“Many of you were out earlier in the year when there were protests against Libby Huff,” Wynne said. “She was a schoolteacher at Long Beach Poly who used racial slurs against her students and then did not receive the proper reprimanding. She was not fired. She is still within the LBUSD system. In fact, teachers who stood up against that racism faced scrutiny and even firing by LBUSD. This is something that cannot stand. Teachers are here to educate our students. If there’s a teacher in your classroom that is flinging racial slurs at students, they are not fit to be a teacher ever again.”
Wynne mentioned how Myriam Gurba, a Poly teacher, publicly spoke out against Huff and LBUSD’s refusal to fire her.
Gurba also shared with the public that she knew from firsthand experience that the school district often overlooked abusive behavior, taking no action to remove another LBUSD teacher at Cabrillo High School, Jeffrey Jacobs, after she notified them that he had physically and sexually assaulted her.
LBUSD had Gurba fired and escorted off campus by multiple security personnel for being disruptive.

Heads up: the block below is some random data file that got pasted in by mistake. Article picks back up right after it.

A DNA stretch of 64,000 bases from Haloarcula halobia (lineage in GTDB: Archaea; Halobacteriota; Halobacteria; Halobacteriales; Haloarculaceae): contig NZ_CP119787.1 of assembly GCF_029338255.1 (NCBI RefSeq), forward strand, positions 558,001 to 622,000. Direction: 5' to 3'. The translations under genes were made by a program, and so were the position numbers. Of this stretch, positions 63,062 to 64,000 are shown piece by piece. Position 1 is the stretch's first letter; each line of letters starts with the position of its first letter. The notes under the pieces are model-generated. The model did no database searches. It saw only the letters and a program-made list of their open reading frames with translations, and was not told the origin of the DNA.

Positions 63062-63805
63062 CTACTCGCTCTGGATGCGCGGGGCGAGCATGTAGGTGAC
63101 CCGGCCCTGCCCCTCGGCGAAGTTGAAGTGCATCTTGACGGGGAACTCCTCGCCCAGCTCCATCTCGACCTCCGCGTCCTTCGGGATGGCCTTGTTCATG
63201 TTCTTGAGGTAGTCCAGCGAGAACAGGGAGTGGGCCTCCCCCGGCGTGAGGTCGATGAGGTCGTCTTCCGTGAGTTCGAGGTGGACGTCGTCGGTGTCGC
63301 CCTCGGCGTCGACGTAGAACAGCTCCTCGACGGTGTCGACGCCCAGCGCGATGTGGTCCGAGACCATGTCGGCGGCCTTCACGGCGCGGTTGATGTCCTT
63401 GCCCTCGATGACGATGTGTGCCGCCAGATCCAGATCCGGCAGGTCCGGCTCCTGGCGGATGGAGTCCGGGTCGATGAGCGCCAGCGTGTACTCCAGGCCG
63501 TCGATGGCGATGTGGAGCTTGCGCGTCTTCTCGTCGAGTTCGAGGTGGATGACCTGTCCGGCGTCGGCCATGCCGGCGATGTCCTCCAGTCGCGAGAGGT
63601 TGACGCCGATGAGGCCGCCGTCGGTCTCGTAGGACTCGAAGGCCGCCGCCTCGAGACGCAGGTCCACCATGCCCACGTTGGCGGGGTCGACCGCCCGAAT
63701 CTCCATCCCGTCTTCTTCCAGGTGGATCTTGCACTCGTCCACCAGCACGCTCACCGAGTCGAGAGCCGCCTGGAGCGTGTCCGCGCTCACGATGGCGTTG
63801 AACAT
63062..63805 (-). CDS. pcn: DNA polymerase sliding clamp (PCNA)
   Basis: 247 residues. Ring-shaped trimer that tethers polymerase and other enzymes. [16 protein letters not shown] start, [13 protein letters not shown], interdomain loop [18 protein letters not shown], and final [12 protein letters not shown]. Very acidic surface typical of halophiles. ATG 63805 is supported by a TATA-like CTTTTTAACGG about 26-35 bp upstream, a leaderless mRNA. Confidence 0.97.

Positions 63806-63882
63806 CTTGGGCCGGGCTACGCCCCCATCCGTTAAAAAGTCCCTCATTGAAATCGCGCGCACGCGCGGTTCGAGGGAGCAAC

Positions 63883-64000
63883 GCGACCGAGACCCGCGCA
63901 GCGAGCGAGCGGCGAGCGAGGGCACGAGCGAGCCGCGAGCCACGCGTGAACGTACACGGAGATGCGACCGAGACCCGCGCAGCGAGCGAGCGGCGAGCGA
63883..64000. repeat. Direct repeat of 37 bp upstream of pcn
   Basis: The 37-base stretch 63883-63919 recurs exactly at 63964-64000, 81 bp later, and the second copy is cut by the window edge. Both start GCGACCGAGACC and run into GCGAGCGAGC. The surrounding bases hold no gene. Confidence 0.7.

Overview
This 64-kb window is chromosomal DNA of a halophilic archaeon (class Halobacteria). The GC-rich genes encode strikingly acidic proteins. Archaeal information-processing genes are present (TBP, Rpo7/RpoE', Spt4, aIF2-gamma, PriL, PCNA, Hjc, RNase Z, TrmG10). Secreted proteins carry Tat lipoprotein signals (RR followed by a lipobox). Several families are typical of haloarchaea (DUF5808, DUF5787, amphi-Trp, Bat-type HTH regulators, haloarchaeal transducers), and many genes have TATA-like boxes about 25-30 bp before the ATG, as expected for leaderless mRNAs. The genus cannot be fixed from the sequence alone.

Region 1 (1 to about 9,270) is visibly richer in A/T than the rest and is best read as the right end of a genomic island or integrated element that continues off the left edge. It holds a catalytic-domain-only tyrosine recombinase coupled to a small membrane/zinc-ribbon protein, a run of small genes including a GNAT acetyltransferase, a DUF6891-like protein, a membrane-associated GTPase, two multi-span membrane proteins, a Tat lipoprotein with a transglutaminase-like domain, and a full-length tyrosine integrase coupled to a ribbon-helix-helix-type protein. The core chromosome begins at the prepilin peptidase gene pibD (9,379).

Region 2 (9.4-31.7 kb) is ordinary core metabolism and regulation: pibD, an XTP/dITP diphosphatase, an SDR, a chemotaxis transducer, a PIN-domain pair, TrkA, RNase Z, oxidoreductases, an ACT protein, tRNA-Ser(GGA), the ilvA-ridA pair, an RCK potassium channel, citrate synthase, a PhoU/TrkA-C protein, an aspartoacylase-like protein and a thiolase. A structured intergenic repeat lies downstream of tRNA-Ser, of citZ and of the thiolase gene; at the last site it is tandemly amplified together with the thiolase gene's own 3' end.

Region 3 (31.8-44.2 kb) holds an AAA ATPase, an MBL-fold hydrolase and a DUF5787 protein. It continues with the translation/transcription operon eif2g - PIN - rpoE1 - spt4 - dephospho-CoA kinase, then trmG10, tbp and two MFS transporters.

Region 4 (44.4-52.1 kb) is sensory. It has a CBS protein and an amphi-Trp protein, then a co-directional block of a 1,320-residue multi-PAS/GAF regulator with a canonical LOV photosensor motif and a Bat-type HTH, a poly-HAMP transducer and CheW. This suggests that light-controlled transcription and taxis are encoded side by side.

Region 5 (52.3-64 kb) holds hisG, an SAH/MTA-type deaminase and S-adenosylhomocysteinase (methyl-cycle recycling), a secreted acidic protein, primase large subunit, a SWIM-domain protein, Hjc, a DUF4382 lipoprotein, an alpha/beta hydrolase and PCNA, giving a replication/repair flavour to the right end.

There is currently a petition on change.org to remove Jacobs from LBUSD, it currently has 4,082 signatures, with a goal of 5,000.
Gurba shared information about the June 15 protest on social media and encouraged her followers to attend, although she herself has been banned from LBUSD property.
The next demands developed by activists and students ask for equitable funding for all students, regardless of gifted placements, schools or pathways, and an increase in school counselors.
“There are not enough resources, especially when it comes to mental health resources, for students,” Wynne said. “And when it comes to racial trauma, that is especially true. They’re even less counselors in underfunded academies and schools across Long Beach. That has been shared a few times today. So we need to take some of the funding that is currently being mis-invested in the police and move that over to mental health counseling and counseling for students.”